Predictions for the Islamic State, the global economy, ongoing tensions between the United States and North Korea, climate change, and the fallout from the massive cyber attacks of 2017.
Editor’s note: This video was produced by the Lee Kuan Yew School of Public Policy at the University of Singapore. Global Security Review content was used to source some of the information provided.
Geopolitics in 2018: Non-state actors, economic growth, climate change, cyber attacks, and North Korea
- The Islamic State threat moves to Southeast Asia, where over 1,000 fighters have joined their ranks. The Islamic State is active in the Mindanao region of the Philippines, and it is responsible for at least one attack carried out in Indonesia in 2017.
- The global economy is projected to grow by almost 4% in 2018. Oil prices are expected to remain stable through the year, and the Federal Reserve of the United States is widely expected to continue raising interest rates.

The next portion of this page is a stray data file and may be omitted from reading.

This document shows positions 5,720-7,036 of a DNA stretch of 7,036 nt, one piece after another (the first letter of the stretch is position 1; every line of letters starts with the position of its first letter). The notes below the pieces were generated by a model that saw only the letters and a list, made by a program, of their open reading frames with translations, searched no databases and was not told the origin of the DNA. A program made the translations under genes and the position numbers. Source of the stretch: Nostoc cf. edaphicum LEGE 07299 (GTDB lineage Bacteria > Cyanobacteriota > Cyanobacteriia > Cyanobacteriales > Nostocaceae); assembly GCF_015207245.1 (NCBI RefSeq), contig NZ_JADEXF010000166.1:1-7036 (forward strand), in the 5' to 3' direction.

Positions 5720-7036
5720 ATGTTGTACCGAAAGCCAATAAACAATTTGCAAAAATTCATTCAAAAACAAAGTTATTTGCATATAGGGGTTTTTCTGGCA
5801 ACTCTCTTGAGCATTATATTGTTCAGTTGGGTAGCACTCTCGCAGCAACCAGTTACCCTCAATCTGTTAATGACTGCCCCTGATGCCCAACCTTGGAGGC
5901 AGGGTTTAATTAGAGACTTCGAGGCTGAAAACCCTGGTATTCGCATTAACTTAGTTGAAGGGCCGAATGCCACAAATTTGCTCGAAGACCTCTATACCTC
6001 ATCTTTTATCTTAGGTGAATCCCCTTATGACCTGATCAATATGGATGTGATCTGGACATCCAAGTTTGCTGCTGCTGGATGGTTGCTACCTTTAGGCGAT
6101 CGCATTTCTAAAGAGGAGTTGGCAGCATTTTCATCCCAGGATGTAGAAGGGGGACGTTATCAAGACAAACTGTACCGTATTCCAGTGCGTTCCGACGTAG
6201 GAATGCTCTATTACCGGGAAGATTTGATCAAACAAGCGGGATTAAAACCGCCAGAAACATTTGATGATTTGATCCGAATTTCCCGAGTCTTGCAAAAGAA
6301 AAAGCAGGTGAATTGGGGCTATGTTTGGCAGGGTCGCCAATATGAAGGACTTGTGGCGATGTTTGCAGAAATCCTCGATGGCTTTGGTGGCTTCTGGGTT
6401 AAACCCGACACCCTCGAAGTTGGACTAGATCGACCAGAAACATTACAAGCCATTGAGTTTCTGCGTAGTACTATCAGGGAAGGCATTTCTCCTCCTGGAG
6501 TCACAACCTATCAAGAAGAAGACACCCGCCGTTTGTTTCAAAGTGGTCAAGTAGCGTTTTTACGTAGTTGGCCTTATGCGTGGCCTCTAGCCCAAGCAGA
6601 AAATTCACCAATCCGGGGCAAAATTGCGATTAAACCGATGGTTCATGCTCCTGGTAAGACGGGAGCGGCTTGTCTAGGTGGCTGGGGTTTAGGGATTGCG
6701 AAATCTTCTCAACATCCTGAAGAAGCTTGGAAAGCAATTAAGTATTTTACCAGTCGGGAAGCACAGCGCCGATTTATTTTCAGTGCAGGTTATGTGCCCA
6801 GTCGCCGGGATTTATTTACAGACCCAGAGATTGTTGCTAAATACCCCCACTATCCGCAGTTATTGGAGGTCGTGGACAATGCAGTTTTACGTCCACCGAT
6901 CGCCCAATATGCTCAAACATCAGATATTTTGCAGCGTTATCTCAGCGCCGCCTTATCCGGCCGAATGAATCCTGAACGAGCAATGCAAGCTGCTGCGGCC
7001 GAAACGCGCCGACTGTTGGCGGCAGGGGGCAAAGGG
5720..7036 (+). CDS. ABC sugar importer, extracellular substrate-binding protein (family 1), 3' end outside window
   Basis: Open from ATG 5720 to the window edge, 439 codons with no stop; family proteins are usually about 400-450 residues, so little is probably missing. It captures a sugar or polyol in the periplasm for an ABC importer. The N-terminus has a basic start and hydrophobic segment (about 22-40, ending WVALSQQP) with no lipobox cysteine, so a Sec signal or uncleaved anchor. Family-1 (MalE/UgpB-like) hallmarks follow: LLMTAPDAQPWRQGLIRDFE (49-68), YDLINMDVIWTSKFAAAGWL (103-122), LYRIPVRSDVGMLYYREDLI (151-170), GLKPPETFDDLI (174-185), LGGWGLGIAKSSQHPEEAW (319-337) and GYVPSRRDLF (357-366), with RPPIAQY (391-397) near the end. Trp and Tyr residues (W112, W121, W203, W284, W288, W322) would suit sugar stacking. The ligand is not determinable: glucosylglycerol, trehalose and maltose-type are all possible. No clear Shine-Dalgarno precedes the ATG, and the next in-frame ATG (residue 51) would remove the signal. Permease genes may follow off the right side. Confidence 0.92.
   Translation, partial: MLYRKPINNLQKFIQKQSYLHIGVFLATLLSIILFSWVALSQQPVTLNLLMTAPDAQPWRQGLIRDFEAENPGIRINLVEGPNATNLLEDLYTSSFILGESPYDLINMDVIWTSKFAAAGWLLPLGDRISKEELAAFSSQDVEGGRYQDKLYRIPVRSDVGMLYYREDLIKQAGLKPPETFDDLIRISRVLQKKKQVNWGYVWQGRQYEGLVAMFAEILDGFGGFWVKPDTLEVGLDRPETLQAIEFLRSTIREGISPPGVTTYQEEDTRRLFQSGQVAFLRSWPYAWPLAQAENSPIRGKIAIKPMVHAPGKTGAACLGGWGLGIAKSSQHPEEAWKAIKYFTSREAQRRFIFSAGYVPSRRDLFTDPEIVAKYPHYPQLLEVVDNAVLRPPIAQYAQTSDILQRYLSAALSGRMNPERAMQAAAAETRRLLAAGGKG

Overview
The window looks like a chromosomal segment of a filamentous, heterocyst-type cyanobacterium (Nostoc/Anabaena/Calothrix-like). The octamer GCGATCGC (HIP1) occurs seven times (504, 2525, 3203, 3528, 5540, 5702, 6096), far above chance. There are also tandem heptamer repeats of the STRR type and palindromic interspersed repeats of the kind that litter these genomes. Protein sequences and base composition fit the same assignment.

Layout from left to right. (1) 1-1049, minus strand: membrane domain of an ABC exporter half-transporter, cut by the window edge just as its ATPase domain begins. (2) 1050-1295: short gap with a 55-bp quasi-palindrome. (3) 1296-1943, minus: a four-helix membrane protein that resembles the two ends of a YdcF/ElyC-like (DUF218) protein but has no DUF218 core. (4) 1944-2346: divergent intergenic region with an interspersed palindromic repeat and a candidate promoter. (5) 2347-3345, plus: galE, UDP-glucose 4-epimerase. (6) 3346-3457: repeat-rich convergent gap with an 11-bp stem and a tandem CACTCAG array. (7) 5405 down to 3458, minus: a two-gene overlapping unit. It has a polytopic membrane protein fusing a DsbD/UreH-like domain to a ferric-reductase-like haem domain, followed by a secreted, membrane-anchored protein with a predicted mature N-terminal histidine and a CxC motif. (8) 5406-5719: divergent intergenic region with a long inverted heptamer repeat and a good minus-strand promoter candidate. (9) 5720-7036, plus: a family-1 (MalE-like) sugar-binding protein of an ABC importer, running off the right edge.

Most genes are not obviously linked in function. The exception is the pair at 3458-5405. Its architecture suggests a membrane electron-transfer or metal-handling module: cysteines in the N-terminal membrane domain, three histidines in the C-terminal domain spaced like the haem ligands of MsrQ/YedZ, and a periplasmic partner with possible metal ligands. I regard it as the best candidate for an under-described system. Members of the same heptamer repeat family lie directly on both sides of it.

- Tensions on the Korean Peninsula continue to persist. The chance of a war with North Korea could be close to 70% if there is no cessation of nuclear threats from the North Koreans, says Senator Lindsay Graham. China is preparing for a flood of refugees across its border.
- Climate change will accelerate in 2018. Scientists are observing an acceleration in rising sea levels.
- The fallout from the massive cyber attacks in 2017 will begin to emerge. Data breaches affected governments, corporations, and private citizens across the world.